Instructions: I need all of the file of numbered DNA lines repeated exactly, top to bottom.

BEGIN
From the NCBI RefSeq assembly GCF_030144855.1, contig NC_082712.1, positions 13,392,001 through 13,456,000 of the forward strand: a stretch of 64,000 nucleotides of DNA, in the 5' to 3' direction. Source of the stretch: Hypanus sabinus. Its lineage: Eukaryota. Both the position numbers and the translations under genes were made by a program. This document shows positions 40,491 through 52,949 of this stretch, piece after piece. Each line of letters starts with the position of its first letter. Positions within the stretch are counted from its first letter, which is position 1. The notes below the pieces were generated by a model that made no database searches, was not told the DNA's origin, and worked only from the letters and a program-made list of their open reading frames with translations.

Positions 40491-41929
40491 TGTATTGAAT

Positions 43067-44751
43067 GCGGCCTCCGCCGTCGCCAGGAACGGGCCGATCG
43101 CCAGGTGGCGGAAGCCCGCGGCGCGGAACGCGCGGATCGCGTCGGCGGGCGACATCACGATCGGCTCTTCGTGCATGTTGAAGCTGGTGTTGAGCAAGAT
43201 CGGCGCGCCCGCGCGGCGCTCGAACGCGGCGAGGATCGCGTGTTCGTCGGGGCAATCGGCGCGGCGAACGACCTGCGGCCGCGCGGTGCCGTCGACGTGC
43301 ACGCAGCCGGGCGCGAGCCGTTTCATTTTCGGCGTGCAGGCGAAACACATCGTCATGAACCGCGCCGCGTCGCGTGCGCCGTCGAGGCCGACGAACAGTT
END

From the NCBI RefSeq assembly GCF_030144855.1, contig NC_082712.1, positions 13,392,001 through 13,456,000 of the forward strand: a stretch of 64,000 nucleotides of DNA, in the 5' to 3' direction. Source of the stretch: Hypanus sabinus. Its lineage: Eukaryota. Both the position numbers and the translations under genes were made by a program. This document shows positions 40,491 through 52,949 of this stretch, piece after piece. Each line of letters starts with the position of its first letter. Positions within the stretch are counted from its first letter, which is position 1. The notes below the pieces were generated by a model that made no database searches, was not told the DNA's origin, and worked only from the letters and a program-made list of their open reading frames with translations.

Positions 40491-41929
40491 TGTATTGAAT

Positions 43067-44751
43067 GCGGCCTCCGCCGTCGCCAGGAACGGGCCGATCG
43101 CCAGGTGGCGGAAGCCCGCGGCGCGGAACGCGCGGATCGCGTCGGCGGGCGACATCACGATCGGCTCTTCGTGCATGTTGAAGCTGGTGTTGAGCAAGAT
43201 CGGCGCGCCCGCGCGGCGCTCGAACGCGGCGAGGATCGCGTGTTCGTCGGGGCAATCGGCGCGGCGAACGACCTGCGGCCGCGCGGTGCCGTCGACGTGC
43301 ACGCAGCCGGGCGCGAGCCGTTTCATTTTCGGCGTGCAGGCGAAACACATCGTCATGAACCGCGCCGCGTCGCGTGCGCCGTCGAGGCCGACGAACAGTT